thread: 2011-02-21 : Into the Unknown?
On 2011-03-28, Vincent wrote:
Paul: That’s an astute question.
The answer is probably “they aren’t.” It seems to me that principled freeform admits only the designer’s insights into roleplaying as a practice - that is, the principles, whatever they happen to be. “Your right to say what your character does ends at my character’s skin,” for instance.
But what’s interesting is that if David is, indeed, making a principled freeform game, that casts the design questions in a whole new light. It’s not “how do I design my game?”, which is what I’ve been answering. Instead it’s “given that I’m not designing a game, how do I communicate to my audience what to do? How do I inspire them to want to do it? How do I give them something reliable, instead of just telling them to practice and keep trying and work it out for themselves?”
Is there a market for a well-presented principled freeform game? Principled freeform is such an easy, natural thing to fall into - just leave the character sheets in the drawer - that I wonder how many people out there would like it but haven’t already figured it out. “How do I inspire them to want to do it?” becomes the crucial question. “Hey Vincent, given that I’m not designing a game and not going to, how do I inspire YOU to want to do this?”
Interesting stuff! An interesting tension. I may do a front-pager about principled- vs structured freeform vs non-freeform rpgs.
David, Valamir: I’m with Valamir. When nothing happens, I’m pretty sure it’ll either confirm my working theory or point out a hole in it, or maybe suggest a new direction, or at least use up some of my resources. Won’t it?
I think that the least important thing is what the probabilities are and who knows them. Take a look at the savvyhead’s workspace in Apocalypse World. Say that you want to reverse-engineer a pair of deep ear plugs. I have NO IDEA what the probabilities are for the various possible outcomes. Nobody does! Nobody needs to.
The savvyhead’s workspace, since we’re here, is Apocalypse World’s take on how you learn how things work. You can see that I wouldn’t handle it the same way I handle reading body language, for instance - no roll+sharp & choose 3 or whatever. I do call much more directly on the GM’s judgment.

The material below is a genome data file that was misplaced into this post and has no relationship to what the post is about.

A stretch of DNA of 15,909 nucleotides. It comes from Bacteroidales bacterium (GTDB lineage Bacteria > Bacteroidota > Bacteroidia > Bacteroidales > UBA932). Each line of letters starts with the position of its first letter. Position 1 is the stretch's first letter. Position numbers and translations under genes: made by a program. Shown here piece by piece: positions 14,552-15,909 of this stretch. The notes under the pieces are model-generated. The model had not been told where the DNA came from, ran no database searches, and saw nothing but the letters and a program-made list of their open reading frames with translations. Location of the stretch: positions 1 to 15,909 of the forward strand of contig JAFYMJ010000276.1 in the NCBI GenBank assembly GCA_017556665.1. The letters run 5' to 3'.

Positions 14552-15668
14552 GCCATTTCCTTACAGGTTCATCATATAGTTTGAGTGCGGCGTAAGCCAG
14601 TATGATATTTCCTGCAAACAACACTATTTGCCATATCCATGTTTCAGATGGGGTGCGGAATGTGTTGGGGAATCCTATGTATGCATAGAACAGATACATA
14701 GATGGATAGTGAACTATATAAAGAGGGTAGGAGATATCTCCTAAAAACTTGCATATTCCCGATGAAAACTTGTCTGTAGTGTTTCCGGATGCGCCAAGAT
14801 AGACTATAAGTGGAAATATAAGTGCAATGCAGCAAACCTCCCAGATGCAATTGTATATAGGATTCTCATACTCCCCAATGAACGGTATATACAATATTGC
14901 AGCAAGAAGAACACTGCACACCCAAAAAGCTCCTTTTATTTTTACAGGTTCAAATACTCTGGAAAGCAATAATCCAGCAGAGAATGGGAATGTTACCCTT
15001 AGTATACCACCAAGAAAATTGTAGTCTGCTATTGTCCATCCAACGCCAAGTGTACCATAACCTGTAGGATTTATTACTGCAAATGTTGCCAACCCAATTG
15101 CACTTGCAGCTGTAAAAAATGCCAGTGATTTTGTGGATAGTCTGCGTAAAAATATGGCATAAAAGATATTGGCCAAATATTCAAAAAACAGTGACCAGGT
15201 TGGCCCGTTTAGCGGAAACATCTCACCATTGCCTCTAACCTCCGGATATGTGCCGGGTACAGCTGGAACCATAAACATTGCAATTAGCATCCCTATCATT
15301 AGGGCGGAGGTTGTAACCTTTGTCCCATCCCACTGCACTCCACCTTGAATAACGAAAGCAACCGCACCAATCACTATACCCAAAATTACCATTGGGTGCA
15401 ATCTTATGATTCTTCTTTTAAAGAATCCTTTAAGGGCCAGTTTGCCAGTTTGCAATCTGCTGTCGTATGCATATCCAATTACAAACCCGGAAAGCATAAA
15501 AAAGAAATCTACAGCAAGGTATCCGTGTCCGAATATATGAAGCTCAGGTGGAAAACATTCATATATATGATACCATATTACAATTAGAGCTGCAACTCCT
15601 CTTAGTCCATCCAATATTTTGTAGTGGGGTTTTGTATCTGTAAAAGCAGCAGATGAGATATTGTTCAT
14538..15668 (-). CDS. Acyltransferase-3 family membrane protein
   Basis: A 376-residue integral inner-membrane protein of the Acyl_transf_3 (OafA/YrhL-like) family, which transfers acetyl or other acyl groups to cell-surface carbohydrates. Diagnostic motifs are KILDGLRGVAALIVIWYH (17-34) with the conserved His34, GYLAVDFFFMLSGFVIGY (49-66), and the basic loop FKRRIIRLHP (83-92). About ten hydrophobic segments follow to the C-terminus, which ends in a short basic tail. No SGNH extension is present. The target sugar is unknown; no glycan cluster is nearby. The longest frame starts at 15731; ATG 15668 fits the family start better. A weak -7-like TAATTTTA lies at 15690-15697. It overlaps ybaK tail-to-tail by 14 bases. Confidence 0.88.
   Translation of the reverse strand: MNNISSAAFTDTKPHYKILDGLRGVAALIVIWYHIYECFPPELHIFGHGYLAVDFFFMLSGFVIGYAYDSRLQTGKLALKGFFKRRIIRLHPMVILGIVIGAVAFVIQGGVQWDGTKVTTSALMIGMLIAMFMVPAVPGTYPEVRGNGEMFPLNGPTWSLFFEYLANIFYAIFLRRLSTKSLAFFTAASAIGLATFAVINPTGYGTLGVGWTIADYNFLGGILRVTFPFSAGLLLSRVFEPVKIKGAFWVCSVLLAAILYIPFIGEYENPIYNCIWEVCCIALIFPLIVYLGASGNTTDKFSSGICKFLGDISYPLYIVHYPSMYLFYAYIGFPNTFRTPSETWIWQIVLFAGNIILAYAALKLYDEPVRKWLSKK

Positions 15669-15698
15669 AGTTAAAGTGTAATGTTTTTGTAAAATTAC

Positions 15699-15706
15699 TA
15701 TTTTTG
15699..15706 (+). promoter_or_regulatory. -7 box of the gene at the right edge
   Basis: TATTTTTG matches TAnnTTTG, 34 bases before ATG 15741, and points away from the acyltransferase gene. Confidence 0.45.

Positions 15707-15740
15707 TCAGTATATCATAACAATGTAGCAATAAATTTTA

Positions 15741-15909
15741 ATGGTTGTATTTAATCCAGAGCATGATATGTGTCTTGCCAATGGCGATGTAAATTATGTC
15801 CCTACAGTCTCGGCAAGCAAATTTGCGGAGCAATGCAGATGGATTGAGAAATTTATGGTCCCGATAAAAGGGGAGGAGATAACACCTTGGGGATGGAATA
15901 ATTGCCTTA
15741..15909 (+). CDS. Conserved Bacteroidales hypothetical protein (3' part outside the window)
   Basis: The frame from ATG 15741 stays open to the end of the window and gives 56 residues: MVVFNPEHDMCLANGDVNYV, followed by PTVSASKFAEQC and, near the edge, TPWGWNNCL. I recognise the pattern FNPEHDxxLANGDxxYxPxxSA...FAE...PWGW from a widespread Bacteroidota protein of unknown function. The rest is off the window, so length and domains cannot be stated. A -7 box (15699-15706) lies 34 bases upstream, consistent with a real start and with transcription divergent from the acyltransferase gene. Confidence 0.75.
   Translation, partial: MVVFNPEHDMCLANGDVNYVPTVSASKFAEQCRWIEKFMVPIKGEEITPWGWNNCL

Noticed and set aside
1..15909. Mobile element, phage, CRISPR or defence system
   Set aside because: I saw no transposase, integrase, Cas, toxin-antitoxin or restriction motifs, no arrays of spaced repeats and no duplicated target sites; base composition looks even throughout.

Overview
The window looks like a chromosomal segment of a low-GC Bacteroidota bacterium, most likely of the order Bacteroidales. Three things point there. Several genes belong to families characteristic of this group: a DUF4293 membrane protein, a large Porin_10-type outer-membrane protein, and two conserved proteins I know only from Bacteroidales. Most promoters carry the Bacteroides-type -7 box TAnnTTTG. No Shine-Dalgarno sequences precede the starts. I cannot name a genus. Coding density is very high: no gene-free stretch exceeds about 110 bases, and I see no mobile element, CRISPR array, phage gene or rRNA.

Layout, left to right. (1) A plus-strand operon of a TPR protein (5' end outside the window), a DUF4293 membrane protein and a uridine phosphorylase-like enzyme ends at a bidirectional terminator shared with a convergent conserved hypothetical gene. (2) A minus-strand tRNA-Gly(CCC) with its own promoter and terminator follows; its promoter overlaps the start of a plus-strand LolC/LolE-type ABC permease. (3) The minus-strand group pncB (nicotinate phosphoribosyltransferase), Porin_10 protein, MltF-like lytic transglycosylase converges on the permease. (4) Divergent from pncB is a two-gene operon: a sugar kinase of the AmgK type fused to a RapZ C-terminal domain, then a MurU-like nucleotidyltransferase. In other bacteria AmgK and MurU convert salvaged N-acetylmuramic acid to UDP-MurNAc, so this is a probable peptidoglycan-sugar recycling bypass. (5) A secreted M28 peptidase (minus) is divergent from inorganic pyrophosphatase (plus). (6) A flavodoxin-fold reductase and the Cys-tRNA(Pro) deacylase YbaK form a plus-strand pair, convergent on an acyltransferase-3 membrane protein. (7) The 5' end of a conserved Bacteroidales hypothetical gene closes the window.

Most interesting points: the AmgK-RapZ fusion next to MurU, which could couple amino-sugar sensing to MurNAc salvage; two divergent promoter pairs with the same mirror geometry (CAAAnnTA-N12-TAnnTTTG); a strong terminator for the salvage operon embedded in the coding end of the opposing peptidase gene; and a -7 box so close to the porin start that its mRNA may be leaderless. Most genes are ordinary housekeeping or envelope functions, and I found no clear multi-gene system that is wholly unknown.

And finally, about the player knowing the range of possible outcomes: we all already know the range of possible outcomes. The question is, does the game give them to us? We need it to. How does the game assure us that it will?
Here’s a story. Joshua, Soren and I were playing my game Mechaton. Soren had never played before. In turn 1, he was like, “okay, guys, it seems to me that the best thing for me to do is to move this mech over here and attack this other mech. Is it? Is there some disconnect between what should be a good idea and what the rules make a good idea?”
And we were like, “no such disconnect! You win Mechaton by making a good plan and following through as hard as you can, not by knowing the rules better than the other players. If it looks like a good move to you, then yes, do it like crazy.”
He took our word for it. He played very well, and at every turn the game’s rules were right there for him. At no point did they undercut his tactical play or steer him false. I don’t remember whether he won or J did, but I do remember that I lost, and that his read of the game’s evolving tactical situation was always very sharp. He was just learning the rules, but he still solidly outplayed me.
“THIS GAME IS GREAT!” he said. “HOLY CRAP!”